When you collect sales tax from customers, you increase the corresponding liability account, which is your Sales Tax Payable account. And because you collect the sales tax, you also must increase your Cash account. Your Cash account is increased by debits.

Because sales tax is lumped into the total amount your customers pay, you will include the sales tax as part of the total sales revenue in your accounting books, too. To do this, credit your Sales Revenue account.

To record received sales tax from customers, debit your Cash account, and credit your Sales Revenue and Sales Tax Payable accounts.

Your sales tax payable journal entry should look something like this:

DateAccountNotesDebitCredit
X/XX/XXXXCashCollected sales taxX
Sales RevenueX
Sales Tax PayableX

When you remit the sales tax to the government, you can reverse your initial journal entry. To do this, debit your Sales Tax Payable account and credit your Cash account. This reduces your sales tax liability.

DateAccountNotesDebitCredit
X/XX/XXXXSales Tax PayableRemitted sales taxX
CashX

Example

Let’s say you sell $5,000 worth of goods to a customer, which is subject to a 5% sales tax. First, determine how much sales tax you need to collect by multiplying the sales by the sales tax rate.

$5,000 X 0.05 = $250

Collect an additional $250 for sales tax. In total, collect $5,250 ($5,000 + $250) from your customer. Record both your sales revenue of $5,000 and your sales tax liability of $250 in your accounting books.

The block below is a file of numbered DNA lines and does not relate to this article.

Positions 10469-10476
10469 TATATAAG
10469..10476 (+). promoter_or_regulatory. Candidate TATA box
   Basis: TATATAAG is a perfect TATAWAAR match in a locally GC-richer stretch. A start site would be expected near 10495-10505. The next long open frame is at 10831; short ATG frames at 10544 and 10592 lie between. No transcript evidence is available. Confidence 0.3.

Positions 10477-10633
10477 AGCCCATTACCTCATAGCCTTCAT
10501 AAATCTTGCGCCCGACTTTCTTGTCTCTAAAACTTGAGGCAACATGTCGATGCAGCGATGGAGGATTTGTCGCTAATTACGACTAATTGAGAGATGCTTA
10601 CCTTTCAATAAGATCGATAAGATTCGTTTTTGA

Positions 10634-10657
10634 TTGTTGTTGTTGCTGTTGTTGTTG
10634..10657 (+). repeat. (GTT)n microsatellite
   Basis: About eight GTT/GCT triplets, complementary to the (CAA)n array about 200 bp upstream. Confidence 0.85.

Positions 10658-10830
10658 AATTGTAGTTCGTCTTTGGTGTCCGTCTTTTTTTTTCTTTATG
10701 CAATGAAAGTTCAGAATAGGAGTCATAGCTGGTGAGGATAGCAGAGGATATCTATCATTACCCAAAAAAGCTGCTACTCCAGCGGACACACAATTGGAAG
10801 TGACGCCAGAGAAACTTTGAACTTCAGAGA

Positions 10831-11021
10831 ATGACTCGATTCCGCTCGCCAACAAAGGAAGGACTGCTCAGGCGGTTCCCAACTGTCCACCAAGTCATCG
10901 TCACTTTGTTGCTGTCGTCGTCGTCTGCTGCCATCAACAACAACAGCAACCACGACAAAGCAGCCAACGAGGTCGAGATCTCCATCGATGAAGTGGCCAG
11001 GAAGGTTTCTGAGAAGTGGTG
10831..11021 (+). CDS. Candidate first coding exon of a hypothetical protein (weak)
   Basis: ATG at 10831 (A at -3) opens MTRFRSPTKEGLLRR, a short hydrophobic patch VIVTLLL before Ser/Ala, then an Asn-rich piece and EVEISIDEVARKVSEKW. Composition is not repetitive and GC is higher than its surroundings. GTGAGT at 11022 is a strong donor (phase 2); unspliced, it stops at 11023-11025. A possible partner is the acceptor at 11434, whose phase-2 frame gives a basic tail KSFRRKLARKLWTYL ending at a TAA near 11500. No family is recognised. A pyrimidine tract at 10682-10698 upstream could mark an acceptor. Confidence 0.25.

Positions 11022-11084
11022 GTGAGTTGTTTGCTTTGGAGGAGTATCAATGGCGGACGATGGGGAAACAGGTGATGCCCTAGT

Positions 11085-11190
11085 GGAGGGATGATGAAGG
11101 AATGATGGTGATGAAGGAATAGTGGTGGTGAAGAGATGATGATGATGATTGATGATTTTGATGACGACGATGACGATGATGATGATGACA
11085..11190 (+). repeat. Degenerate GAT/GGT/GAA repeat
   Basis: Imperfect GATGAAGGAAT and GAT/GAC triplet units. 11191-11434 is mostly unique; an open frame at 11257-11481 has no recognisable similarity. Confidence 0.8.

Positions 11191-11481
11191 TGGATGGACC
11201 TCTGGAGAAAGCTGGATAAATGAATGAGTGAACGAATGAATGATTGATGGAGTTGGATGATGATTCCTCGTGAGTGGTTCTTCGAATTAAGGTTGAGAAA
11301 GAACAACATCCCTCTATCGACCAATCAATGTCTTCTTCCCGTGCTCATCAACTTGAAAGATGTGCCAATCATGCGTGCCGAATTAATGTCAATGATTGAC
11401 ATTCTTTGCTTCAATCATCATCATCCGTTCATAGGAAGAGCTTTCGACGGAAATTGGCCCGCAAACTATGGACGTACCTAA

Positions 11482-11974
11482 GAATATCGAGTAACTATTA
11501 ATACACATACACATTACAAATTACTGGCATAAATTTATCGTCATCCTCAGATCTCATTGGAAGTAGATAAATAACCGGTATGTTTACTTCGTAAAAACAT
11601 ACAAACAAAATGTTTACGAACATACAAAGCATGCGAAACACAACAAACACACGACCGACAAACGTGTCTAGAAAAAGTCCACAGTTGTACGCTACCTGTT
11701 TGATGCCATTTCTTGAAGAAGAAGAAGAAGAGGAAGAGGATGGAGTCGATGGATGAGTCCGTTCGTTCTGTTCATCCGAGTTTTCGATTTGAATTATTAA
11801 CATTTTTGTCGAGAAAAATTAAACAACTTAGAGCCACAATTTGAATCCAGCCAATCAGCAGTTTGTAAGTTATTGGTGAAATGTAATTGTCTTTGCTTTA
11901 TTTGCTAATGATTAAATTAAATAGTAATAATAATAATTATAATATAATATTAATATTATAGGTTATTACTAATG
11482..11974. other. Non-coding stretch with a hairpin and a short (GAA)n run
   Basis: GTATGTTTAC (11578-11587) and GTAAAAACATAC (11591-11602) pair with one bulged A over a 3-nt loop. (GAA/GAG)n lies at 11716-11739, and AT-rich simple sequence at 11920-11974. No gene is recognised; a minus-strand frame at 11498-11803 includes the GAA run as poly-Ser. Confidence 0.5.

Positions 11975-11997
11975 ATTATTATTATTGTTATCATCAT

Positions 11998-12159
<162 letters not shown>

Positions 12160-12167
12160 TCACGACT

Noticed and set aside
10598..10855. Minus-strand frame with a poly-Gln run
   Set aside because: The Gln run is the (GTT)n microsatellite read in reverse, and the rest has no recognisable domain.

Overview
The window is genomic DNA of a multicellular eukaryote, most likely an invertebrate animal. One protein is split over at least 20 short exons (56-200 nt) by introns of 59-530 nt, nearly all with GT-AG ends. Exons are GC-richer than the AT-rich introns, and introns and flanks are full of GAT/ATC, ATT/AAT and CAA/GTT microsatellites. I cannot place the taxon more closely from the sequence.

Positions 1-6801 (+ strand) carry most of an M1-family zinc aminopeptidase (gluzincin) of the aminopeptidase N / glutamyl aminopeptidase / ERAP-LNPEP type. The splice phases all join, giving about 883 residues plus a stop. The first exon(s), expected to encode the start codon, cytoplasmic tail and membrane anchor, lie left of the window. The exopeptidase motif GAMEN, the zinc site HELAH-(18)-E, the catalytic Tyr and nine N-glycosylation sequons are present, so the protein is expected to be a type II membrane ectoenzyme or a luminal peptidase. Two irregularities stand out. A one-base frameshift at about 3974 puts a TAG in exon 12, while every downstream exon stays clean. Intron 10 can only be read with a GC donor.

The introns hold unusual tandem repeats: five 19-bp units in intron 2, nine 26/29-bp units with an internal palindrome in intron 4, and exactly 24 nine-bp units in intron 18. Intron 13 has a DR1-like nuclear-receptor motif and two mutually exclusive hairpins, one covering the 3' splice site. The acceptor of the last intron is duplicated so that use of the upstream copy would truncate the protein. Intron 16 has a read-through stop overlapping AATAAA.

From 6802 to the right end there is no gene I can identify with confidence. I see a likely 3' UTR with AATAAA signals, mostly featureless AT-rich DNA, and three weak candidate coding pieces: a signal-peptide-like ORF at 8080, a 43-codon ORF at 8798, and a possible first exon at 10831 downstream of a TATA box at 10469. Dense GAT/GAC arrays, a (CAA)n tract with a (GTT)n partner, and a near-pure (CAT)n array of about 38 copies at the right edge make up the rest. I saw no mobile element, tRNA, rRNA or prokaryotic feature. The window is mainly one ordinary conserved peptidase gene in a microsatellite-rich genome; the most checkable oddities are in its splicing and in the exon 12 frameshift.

Debit your Cash account for the total amount the customer paid you. Then, credit your Sales Revenue account the purchase amount before sales tax. And, credit your Sales Tax Payable account the amount of the sales tax collected.

Take a look at the following journal entry:

DateAccountNotesDebitCredit
X/XX/XXXXCashCollected sales tax5,250
Sales Revenue5,000
Sales Tax Payable250

After remitting the sales tax of $250, create a new journal entry to decrease your Sales Tax Payable and Cash accounts:

DateAccountNotesDebitCredit
X/XX/XXXXSales Tax PayableRemitted sales tax250
Cash250

2. Accounting for sales tax paid on purchases 

When you purchase goods and pay sales tax on those goods, you must create a journal entry. In this case, the sales tax is an expense, not a liability. 

Generally, your total expense for the purchase includes both the price of the item(s) and the sales tax. You don’t need to call out the sales tax you paid in a sales tax expense entry—it’s just part of your overall purchase expense. 

Decrease your Cash account and increase the corresponding expense (e.g., Supplies) account. Because expenses are increased through debits, debit an expense account and credit your Cash account.

Your journal entry should look like this:

DateAccountNotesDebitCredit
X/XX/XXXXExpensePurchased goodsX
CashX

Example

You purchase new business supplies for $1,000. The supplies are subject to a sales tax of 4%, which is $40 in sales tax ($1,000 X 0.04). Your total bill is $1,040 ($1,000 + $40), which includes the amount of the supplies and the 4% sales tax.

To record your journal entry, debit your Supplies account and credit your Cash account:

DateAccountNotesDebitCredit
X/XX/XXXXSuppliesPurchased goods1,040
Cash1,040

Looking for an easy way to maintain your small business’s accounting books? Patriot’s online accounting software offers a simple way to track income and expenses. And, we provide free, USA-based support. Get your free trial now!

This article has been updated from its original publication date of October 4, 2018.

This is not intended as legal advice; for more information, please click here.

Stay up to date on the latest accounting tips and training

Most popular blog categories